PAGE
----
“Toon” in For A Little Comic Relief

Roy Lichtenstein, Sweet Dreams, Baby!, 1965, Screenprint, Edition of 200, 37 1/2 x 27 1/2 inches

The aesthetics of comic books and other animated media entered the realm of fine art when pop-artists such as Andy Warhol and Roy Lichtenstein began to parody these forms in the 1960s. The tactic of placing these pieces in the hallowed halls of galleries and museums disrupted traditional distinctions between high art and low-brow culture. Lichtenstein was particularly inspired by the comic strip, using paint to imitate the spotted pattern of printed imagery and expand it to the scale of a large canvas.

Keith Herring and Kenny Scharf constituted the forefront of a post-pop artistic landscape which combined pop-art with influences from New York night life: graffiti, neon, and psychedelic colours. They adopted the strategies of underground graffitos and used their art to brighten up decaying infrastructure- with Haring famously animating the subway tunnels with his faux-naif markings. The resulting visual language is a distinctive marriage of comic book forms and early hip-hop culture.

Keith Haring, Subway drawings
Keith Haring, Pop Shop II, 1988, Screenprint, Edition of 200, 12 x 15 inches.
Kenny Scharf, Judy on the Beach, 1987, screenprint, 30 x 43 3/10, edition of 75.

Simultaneously, artists coming of age in the 1980s and 1990s began suffusing the forms of animated media with the aesthetics of Punk-Rock. Already in her mid-50s at this time, Joyce Pensato donned the all-black uniform of punk rock youth and worked in a studio stuffed with cartoon merchandise, such as Mickey Mouse plushies and Homer Simpson figurines. Using distinctive course black lines, the artist put a sinister, punk rock twist on beloved icons. Like Pensato, Yashimoto Nara began to use the influence of punk to subvert the Japanese culture of Kawaii (a cultural love of cuteness) which characterized the genres of manga and anime.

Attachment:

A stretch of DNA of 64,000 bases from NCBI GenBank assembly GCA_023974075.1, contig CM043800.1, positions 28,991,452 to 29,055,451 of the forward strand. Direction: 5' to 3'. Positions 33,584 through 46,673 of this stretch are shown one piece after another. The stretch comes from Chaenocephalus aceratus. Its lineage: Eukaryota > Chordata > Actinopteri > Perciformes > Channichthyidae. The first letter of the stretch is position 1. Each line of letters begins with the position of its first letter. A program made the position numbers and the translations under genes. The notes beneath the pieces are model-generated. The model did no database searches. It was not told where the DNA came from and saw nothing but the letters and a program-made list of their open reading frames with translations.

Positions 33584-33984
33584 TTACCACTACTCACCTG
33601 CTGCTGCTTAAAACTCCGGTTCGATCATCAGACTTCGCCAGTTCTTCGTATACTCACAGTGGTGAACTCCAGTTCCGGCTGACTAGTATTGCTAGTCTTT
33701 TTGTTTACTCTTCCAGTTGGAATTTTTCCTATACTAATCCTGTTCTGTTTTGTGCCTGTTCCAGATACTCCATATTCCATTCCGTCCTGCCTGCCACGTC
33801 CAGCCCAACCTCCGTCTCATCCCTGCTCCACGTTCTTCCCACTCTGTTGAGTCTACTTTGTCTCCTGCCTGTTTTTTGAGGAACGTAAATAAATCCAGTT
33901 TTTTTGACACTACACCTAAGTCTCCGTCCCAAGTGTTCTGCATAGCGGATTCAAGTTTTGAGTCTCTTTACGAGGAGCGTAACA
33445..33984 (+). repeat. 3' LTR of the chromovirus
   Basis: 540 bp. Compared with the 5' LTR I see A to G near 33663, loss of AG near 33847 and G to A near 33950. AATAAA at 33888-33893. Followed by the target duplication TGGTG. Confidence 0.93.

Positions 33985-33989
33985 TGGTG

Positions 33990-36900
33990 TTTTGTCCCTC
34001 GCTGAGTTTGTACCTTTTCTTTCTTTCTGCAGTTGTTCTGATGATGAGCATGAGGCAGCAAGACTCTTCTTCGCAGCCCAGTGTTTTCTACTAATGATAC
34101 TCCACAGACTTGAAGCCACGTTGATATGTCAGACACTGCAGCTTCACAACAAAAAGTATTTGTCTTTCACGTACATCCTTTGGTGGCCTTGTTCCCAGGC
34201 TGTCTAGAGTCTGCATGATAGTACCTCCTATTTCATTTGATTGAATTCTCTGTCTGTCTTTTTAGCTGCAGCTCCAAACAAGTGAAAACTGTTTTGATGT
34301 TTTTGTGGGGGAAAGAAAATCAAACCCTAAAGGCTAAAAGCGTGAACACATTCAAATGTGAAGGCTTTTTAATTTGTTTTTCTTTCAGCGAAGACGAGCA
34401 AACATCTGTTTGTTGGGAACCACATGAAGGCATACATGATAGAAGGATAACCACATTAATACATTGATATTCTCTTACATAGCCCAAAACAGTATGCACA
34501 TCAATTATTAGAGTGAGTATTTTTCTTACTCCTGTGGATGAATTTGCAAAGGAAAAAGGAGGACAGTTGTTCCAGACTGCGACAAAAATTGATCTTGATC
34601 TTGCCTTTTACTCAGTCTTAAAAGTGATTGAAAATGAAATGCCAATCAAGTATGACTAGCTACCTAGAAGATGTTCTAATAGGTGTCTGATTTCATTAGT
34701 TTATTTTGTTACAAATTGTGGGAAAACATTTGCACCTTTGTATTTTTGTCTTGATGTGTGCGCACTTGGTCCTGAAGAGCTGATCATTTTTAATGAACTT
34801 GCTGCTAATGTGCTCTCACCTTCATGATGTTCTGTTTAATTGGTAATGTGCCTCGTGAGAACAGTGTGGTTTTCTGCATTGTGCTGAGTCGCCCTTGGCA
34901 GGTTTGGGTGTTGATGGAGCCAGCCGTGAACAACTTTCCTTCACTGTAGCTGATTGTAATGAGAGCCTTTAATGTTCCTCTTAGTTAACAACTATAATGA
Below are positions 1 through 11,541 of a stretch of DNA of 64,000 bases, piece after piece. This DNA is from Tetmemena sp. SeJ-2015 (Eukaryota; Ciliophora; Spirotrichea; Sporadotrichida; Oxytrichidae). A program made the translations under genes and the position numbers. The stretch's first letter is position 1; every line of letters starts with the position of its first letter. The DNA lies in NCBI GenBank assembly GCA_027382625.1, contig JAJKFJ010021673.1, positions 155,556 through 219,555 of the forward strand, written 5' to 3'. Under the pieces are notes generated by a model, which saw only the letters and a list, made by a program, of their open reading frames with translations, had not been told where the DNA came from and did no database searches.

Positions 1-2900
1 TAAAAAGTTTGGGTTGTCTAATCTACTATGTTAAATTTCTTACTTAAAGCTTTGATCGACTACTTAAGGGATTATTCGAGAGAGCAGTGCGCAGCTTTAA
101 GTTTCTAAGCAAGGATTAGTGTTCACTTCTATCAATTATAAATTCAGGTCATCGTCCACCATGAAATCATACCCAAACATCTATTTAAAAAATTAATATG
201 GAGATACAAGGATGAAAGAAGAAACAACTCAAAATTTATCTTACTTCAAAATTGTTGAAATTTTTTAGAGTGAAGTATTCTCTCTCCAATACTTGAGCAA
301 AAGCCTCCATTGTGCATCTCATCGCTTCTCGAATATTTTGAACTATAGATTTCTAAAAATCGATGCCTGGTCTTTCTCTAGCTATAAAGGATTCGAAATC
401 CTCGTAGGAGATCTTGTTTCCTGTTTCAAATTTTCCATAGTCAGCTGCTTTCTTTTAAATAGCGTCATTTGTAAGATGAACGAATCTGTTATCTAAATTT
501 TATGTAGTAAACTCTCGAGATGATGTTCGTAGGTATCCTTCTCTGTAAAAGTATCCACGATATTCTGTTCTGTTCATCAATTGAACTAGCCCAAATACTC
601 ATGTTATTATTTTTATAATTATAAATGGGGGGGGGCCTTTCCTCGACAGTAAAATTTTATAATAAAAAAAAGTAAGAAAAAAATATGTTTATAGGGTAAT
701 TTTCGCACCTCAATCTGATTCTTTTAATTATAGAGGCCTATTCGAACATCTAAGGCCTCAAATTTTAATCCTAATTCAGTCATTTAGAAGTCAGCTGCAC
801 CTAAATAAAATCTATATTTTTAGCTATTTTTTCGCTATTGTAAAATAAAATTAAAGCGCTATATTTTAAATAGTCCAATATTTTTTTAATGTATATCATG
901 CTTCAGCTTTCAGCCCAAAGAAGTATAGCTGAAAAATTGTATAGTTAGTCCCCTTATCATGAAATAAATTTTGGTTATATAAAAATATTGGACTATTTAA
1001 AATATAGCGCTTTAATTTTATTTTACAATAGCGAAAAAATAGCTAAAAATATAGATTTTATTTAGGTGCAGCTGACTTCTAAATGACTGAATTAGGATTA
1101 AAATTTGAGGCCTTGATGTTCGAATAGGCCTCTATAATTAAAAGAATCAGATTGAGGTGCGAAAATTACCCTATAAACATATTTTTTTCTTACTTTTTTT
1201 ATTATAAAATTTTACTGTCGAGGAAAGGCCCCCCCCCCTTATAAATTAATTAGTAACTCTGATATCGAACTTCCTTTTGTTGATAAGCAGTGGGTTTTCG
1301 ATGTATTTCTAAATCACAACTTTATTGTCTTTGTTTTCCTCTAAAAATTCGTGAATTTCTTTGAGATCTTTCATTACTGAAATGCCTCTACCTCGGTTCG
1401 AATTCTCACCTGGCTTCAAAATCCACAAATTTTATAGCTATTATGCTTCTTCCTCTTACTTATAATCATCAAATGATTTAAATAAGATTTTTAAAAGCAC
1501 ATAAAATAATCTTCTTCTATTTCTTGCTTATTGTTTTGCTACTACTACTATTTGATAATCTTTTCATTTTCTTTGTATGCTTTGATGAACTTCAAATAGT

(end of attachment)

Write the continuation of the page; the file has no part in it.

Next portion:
Joyce Pensato, Felix, 2007, Enamel and metallic paint on linen, 108 x 72 inches.


Yoshitomo Nara, Missing in Action, 1999, Acrylic on canvas, 70 7/8 x 57 1/16 inches.

Mickey mouse and the culture of Kawaii also figure prominently in the practices of Takashi Murakami and KAWS. KAWS, an ex-Disney illustrator, continually deploys a dead-eyed, monochromatic version of the company’s flagship property in his figurines. Murakami’s razor-toothed mutant-mouse is a central character in the artist’s practice. Both artists often partner with brands and manufacturers to produce limited-edition ready-mades, complicating the distinction between art and industrial production.

If you would like to know more about contemporary artists who work with the aesthetics of animated media, don’t hesitate to reach out!

KAWS, Small Lie (Set of 3), 2017, Painted cast vinyl, 11 x 5 x 4 1/2 inches (each).
Takashi Murakami, Homage to Francis Bacon (Study of George Dyer), 2004, Offset lithograph, Edition of 300, 26 4/5 x 26 4/5 inches.

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